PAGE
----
Sunday, January 10, 2021

A Crowded Life in Comics –

Happy Old Years!

Even during Prohibition – perhaps especially during Prohibition – New Year’s Day was widely observed as hangover day, as in this iconic cartoon by John Held, Jr.

by Rick Marschall

Christmas cards are only about 160 years old, mostly the children of an increasingly efficient postal service in English. In America they proliferated mostly as postcards, around 1900, ironically produced in their numbers in England and Bavaria. In fact many of the famed postcards and greeting cards of Raphael Tuck and Sons, “Stationers to the Queen” and King, were printed, die cut, and embossed in Bavaria’s print shops.

Thomas Nast, whose conception of Santa Claus is the one we know today, called upon Father Time for this drawing in his 1874 Nast’s Almanac. 

The success of Christmas themes and post-card formats, and rank commercialism, inspired studios to make mailed greetings a necessary component of every holiday thereafter. Valentine’s Day, of course; but also the Fourth of July; Hallowe’en; Easter… even New Years.

Charles Dana Gibson welcomed a new year with pen and ink and watercolor. This was inscribed to his niece, and was used on a cover of Life, 1925.

The Post Office likely was happy with this fad. Stamps cost a penny for a post card with an image on the front and address on the verso. For “divided backs” (if the sender wrote a message to the left of the address-space) two pennies would do.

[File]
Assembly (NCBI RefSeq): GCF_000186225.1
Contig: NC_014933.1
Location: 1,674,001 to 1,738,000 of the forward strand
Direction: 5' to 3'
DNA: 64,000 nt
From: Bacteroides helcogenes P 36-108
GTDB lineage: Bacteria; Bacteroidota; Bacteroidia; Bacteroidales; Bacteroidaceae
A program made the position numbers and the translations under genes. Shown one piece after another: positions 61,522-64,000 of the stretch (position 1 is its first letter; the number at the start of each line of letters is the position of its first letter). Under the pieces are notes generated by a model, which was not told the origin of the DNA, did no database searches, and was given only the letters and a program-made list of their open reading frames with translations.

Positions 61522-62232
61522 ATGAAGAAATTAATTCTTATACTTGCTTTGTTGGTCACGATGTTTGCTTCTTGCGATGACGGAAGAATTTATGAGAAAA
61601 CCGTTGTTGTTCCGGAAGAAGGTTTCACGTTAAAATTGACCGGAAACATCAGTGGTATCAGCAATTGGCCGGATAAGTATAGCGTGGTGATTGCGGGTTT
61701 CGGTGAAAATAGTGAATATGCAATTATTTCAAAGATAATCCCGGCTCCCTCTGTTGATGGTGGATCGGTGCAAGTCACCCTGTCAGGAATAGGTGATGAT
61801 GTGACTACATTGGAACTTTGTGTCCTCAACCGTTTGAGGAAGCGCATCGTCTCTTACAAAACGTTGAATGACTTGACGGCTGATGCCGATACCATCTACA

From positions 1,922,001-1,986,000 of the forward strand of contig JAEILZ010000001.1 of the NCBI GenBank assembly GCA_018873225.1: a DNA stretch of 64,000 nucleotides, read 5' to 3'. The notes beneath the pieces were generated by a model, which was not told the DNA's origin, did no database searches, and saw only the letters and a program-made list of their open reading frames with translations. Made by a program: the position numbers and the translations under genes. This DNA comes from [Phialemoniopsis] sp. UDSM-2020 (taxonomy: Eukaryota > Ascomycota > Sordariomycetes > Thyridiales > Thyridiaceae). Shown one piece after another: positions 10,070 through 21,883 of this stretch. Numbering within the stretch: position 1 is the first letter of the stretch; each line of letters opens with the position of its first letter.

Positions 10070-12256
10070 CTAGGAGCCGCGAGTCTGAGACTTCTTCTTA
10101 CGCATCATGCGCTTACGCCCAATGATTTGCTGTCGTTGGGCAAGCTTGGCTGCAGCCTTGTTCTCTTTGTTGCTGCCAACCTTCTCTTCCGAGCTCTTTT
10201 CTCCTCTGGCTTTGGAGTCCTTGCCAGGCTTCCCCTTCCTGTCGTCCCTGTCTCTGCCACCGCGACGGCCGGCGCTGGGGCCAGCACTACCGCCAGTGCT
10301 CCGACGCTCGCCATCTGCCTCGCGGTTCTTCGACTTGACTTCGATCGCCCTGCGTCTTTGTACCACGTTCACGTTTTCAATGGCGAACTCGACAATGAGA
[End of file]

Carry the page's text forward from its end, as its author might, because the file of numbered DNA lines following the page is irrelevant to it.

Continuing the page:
Friederich Graetz drew for Puck for about three years, 1882-1885, and then returned to his his native Vienna whence he came; and was then associated with the humor magazine Der Floh for many years. His penwork was exquisite.

A major subdivision of these holiday post cards (purely humorous artwork was a major genre too) was cartoons. Famous cartoonists drew gags, or, frequently their famous characters. Through the years I have collected about 1500 of these – and they are fun, well composed and colored, and largely forgotten spin-offs of strips and their artists. Avoiding the ubiquitous roadside, and anonymously drawn, cartoons of fat women with skirts caught on barbed-wire fences, my albums have cards from around 1900-1925.

Clare Victor Dwiggins (Dwig) was, with R F Outcault, the most prolific of newspaper cartoonists who designed holiday and greeting cards. This from 1906.

Another category is the Christmas card that cartoonists draw not for post cards or for Hallmark racks, but for friends and fellow cartoonists and some fans. Of these I have about 1250, and many have been shared in NEMO, in Hogan’s Alley, and in Yesterday’s Papers.

But here, having dispatched the ghosts of Christmases past, I will share a few New Year’s drawings by cartoonists. Postal greetings, magazine cartoons, covers, special art. With a couple words as guides, they will speak for themselves. And I will speak for them to this extent – it is a nostalgic relief to visit times where New Years seemed bright, hopeful, and predictably Happy indeed. 

Throughout the ‘teens and ‘20s the Kewpies of Rose O’Neill populated magazine drawings, plush toys and ceramic figurines, children’s books, and… holiday post cards.

Many things in daily life have changed, however. Is it “progress” that a penny postal now costs 35 cents?


Apologies to Rick and to Yesterday's Papers readers 

for late posting this. It should have been up a week ago!

John Adcock


No comments:

Post a Comment